Mireille Zieseniss

Director at U.S.-European Media Hub

Mireille Zieseniss, BJ '93

Degree(s): BJ '93

Whereabouts: Belgium, Brussels

Clack clack clack clack: As a child, Mireille Zieseniss, BJ ’93, loved listening to the sound of her mother’s fingers clacking quickly against her Smith Corona typewriter keys as she typed lesson plans for her class. The buttons, the sound of the letters striking the page and the words that appeared magically mesmerized Zieseniss.

Soon, Zieseniss would sit down at the same typewriter to cover her Miami neighborhood for the weekly community newsletter she created. She would track down the most important neighborhood news, and her face would focus in concentration as she carefully typed out important headlines: “Missing Dog. Last Seen on June 5.” “Rain Expected Later Today.”

On publication day, Zieseniss would approach her nearby neighbors’ houses and would slip the newsletter under the front door. Her circulation plan, she says, was not quite perfect at age 7.

Zieseniss’ interest in journalism continued through high school on her school’s Highlights newspaper. Her teacher Mrs. Feldman encouraged her talent for storytelling and suggested she apply for an after-school internship at the Miami Herald. Her experience in the professional newsroom fostered Zieseniss’ passion for journalism, one that continued as she attended the Missouri School of Journalism.

Today, as a U.S. diplomat and the director of the U.S.-European Media Hub in Brussels, Zieseniss promotes U.S. policy to global audiences to in international news media outlets. Her skills in critical thinking and understanding of what journalists need for a story helps her in her current job. Zieseniss attributes where she is today to her life-long love for journalism and to a passion for policy she discovered later in her life.

The Missourian Weekend Edition
A bylined article by Mireille Zieseniss is published in the weekend edition of the Columbia Missourian and Source: The Missourian Weekend Edition, June 4, 1993, pg. 4.

University Experience Challenges Zieseniss to Think Outside of Her Comfort Zone

Zieseniss walked down Ninth Street from campus toward downtown Columbia holding a borrowed camera from the journalism school. She thought, “What have I gotten myself into?”

Zieseniss’ photojournalism professor challenged her to tell a story by using only photographs. Zieseniss decided to focus her project on five homeless men she would often walk past. She rarely made eye contact with them, much less engaged them in a real conversation.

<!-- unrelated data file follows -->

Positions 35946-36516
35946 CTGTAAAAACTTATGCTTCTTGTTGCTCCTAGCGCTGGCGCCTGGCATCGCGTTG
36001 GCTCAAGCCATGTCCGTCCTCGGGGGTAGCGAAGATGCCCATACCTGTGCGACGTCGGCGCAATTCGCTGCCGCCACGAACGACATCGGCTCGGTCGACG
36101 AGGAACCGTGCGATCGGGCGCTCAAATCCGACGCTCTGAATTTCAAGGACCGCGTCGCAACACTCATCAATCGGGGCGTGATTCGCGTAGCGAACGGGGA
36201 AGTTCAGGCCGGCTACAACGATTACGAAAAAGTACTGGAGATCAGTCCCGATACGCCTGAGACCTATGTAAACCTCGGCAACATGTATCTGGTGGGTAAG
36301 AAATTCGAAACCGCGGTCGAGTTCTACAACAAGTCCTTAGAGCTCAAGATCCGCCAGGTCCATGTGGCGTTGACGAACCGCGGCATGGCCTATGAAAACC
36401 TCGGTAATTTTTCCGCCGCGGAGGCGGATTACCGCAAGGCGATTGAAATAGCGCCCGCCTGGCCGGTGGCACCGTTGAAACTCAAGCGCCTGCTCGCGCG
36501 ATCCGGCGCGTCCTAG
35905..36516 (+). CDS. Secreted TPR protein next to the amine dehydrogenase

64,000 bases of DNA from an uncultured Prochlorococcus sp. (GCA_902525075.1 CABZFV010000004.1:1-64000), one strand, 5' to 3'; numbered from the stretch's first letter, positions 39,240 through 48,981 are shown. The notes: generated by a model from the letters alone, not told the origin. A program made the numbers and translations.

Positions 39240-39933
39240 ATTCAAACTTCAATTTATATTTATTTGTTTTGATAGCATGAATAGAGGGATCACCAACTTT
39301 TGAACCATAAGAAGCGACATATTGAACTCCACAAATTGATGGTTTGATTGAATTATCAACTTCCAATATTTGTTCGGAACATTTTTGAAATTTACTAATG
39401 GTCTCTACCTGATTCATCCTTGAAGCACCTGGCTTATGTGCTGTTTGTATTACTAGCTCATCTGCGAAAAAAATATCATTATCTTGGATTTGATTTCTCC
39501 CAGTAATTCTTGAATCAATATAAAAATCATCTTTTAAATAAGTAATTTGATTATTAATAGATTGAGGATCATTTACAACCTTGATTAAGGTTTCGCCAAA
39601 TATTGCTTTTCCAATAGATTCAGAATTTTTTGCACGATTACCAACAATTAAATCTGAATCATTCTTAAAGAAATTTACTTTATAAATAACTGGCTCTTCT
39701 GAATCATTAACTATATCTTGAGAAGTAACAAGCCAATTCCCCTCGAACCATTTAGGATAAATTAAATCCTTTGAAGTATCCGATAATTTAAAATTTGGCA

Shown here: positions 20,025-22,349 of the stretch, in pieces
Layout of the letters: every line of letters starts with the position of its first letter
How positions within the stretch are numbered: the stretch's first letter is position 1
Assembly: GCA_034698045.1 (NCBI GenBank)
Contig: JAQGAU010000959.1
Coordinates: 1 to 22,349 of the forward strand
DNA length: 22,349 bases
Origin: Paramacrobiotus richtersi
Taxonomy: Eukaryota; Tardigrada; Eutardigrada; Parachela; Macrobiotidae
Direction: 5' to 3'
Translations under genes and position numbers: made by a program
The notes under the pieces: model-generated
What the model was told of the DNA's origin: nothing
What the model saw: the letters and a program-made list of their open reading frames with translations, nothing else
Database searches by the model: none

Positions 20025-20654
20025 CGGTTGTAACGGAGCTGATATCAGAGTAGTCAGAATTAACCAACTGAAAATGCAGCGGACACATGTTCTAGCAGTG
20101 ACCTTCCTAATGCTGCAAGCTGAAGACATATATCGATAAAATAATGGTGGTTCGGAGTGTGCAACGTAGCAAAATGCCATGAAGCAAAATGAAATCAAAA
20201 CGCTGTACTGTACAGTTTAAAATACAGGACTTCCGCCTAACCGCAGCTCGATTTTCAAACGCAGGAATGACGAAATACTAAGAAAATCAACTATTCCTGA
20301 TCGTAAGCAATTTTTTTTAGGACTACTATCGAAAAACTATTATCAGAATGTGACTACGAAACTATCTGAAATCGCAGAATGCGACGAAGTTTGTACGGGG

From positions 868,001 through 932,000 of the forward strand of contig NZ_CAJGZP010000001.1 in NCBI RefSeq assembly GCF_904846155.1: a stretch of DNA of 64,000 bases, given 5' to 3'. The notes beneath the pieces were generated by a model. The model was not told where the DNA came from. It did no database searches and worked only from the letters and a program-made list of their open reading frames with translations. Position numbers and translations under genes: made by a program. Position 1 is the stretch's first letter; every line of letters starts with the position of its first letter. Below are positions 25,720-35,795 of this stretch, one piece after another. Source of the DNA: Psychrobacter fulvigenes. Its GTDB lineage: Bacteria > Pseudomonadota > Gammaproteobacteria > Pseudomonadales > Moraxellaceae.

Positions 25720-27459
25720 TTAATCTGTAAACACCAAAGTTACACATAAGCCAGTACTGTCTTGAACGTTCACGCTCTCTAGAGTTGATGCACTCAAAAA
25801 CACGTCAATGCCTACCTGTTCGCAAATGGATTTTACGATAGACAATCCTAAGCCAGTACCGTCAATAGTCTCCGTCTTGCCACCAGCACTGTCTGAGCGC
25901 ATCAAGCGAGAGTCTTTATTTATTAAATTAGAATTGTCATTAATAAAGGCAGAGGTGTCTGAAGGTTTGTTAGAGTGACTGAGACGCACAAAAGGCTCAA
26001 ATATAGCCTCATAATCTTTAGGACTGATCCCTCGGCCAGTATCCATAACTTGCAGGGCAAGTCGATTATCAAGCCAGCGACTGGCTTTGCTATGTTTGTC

She took photos of them living on the sidewalks of downtown. She captured the men telling each other stories from the past and trying to get comfortable enough on the concrete to fall asleep. This experience helped her realize the human implications behind the human face of homelessness.

“Those men were real people, with real life troubles,” Zieseniss says. “They had gotten to the sidewalks of downtown because they experienced a string of bad luck in life.”

Zieseniss says that while the project taught her the value of hands-on learning through the Missouri Method, it also taught her a life lesson that she carries with her today.

“I learned how to see the world around me,” Zieseniss says. “The power of observation is extremely important because you have to understand the uniqueness of a culture to appreciate it.”

“I learned how to see the world around me,” Zieseniss says. “The power of observation is extremely important because you have to understand the uniqueness of a culture to appreciate it.”

This lesson would prove to be vital later on in her career. At the time, she thought she wanted to write for a national magazine. Diplomacy was not on her radar. So she continued to develop her writing skills at the School as a contributor for the weekend edition of the Missourian. She wrote articles about a variety of topics, including one called “New Twist to Boomer Tunes,” about Columbia native band Blue Dixie surviving the age of techno-pop, and another called “Missouri Flavors and Creations,” about Rocheport specialty store Flavors of the Heartland.

“I remember being anxious in the bullpen at the Missourian,” Zieseniss says. “I knew I had to produce good work.”

Zieseniss says the program challenged her. She couldn’t just show up and be present. She had to invest time, energy and brainpower to excel in her undergraduate studies at the journalism school.